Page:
— zeno, Sep 18 2007

Accuracy vs. Precision http://honolulu.haw...Lab/L5/accprec.html
Please don't confuse the two! [csea, Sep 19 2007]

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"Well, if Typhoon Terence was aiming to graze that in off the left edge of the pocket, he was within 2 seconds of arc and 0.1m/s of the correct cueball velocity"
"True, Stan, true. But if he was aiming to scrape it by the right edge there, he was a good half a degree out. I guess we'll never know."
"I guess we won't, there, Doug, I guess we won't."
 — MaxwellBuchanan, Sep 18 2007

Oh don't get me started on pool, just don't. My left eye will twitch and my wife will have to calm me down, again.
 — zeno, Sep 19 2007

//a good half a degree out\\, how about a good half of a millionth degree?
 — zeno, Sep 19 2007

[MB] states the problem with the system very well. To achieve EXACTLY what happened requires accuracy to within ±1/infinity. To achieve the desired result, less so, but what exactly was the desired result?
 — Texticle, Sep 19 2007

You could create a state vector with all the possibilities of shots the player *may* have been attempting, and work the math on each one.
 — ed, Sep 19 2007

What accuracy of cuemanship is required to nudge the white 273.156846541mm forward in the 36.1564165616° direction like I just did then? With accuracy like that, I could put White and Hendry to shame.
 — Texticle, Sep 19 2007

 Please don't confuse accuracy with precision! See [link]

 Also, //within thousands upon thousands of millimeters//

 "Thousands upon thousands of millimeters" (probably) means kilometers (depends on the meaning of the imprecise term "upon".)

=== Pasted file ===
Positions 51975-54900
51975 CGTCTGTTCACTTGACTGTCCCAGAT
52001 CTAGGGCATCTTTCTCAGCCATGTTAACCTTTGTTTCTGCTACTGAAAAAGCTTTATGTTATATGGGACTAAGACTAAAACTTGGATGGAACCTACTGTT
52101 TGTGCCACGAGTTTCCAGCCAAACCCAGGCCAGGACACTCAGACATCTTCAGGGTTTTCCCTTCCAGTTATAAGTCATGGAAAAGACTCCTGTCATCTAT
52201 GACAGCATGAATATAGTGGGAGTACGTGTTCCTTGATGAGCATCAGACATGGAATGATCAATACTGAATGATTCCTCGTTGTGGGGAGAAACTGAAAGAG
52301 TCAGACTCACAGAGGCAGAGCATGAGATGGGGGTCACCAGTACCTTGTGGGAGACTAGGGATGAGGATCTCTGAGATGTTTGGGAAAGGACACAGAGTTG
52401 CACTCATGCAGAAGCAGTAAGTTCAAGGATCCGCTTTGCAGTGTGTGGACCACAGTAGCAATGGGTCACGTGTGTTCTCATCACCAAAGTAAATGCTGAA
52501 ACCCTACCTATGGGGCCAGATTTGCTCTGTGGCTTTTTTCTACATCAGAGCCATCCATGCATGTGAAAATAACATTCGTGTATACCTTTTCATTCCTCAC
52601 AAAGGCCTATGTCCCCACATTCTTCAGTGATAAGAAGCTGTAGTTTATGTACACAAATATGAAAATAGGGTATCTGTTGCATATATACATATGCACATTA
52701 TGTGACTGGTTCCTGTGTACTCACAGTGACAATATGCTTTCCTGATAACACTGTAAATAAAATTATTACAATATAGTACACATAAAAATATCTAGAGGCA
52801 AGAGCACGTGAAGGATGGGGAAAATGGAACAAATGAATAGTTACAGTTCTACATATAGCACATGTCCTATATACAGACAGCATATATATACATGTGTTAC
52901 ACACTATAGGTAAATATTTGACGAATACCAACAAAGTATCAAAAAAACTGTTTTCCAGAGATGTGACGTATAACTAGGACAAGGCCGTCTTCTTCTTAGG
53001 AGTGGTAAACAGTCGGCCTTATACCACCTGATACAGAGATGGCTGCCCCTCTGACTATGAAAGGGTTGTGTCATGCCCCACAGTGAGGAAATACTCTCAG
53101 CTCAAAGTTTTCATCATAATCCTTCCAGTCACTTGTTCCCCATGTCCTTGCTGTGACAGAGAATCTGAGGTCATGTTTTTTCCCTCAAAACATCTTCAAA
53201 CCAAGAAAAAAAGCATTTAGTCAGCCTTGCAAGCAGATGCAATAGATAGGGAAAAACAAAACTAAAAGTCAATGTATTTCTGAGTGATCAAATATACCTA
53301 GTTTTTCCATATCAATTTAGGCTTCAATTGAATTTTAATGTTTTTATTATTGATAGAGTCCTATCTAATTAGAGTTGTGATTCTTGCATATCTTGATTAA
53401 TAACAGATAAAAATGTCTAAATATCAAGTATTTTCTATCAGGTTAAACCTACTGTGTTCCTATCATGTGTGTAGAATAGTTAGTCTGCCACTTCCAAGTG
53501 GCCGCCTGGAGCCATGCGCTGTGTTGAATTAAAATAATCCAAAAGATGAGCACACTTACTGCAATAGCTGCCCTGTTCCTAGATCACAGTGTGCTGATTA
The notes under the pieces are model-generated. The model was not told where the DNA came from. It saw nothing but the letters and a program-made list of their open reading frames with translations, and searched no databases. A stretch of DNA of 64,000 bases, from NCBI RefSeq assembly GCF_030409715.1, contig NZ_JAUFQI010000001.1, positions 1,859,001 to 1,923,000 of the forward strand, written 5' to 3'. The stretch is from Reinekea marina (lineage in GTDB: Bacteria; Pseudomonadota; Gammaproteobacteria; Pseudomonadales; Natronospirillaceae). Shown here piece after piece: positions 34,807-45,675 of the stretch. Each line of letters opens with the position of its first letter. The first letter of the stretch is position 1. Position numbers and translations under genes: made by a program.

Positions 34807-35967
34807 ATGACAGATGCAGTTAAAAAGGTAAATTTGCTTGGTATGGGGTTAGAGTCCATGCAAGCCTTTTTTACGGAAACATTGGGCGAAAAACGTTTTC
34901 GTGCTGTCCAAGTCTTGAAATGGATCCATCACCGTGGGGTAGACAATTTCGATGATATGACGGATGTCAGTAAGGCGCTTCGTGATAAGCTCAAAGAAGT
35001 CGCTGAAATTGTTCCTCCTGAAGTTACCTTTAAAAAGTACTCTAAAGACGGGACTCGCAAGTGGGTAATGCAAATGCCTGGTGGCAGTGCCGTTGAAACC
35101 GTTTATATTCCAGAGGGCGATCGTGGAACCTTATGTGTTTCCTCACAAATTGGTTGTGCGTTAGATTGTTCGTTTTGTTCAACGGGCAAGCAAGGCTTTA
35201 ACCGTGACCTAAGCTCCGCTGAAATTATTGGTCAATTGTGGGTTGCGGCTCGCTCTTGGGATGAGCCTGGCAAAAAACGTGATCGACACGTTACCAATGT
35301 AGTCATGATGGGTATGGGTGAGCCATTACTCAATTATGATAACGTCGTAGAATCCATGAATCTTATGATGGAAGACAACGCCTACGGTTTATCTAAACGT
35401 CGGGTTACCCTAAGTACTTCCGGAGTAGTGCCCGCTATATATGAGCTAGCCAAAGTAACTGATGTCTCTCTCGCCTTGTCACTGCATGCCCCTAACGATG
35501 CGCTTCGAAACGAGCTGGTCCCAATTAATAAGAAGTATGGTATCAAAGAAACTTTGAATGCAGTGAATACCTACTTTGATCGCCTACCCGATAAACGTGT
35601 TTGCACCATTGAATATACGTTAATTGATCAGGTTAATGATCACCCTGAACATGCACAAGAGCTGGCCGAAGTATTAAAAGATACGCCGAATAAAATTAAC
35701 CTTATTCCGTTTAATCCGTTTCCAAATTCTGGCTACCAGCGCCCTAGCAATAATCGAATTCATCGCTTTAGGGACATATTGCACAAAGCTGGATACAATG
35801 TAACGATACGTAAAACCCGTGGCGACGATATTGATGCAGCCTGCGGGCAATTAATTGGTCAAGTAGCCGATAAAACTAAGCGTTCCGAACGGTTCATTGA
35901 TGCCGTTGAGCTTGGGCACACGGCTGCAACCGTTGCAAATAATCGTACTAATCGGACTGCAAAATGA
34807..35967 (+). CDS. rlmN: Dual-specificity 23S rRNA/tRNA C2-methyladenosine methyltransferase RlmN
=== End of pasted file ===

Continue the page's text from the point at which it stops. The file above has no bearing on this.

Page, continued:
sp: [Numerous spelling errors ignored until the basic concept is clarified.] </pedant>
 — csea, Sep 19 2007

<mitchell&webb>"Ooh, and that's a bad miss."</m&w>
 — hippo, Sep 19 2007

When you also take into account spin and table friction the numbers will probably get silly.
 — marklar, Sep 19 2007

I think that [Texticle] has it, you will never know if the result is exactly the result desired by the player or simply the result that is good enough, regardless of what it looks like to the observer.
 — the dog's breakfast, Sep 19 2007

 I think that the basic maths would be straightforward (no spin, nap etc.)

 For "fun": Take, for example, a shot to a red ball, and the red ball is 0.5m from the pocket. The ball is 52.5mm diameter, and the pocket is (say) 80mm wide. The shot is straight (balls in line).

 To not touch the sides of the pocket, the white ball must hit the red within 2.8mm either side of the center of the red ball. For a distance of 0.5m from the pocket, this contact patch stays at 5.6mm. The difference is that for a cut, this contact patch is angled. For the finest cut, this contact patch appears to be 0.08mm across.

In the straight ball configuration, the angle of a white ball 2m away would need to be within +/- 0.009 degrees.
 — Ling, Sep 19 2007

Thanks for the link, [csea]. Next let's address reliability.
 — normzone, Sep 20 2007

Whose?
 — zeno, Sep 21 2007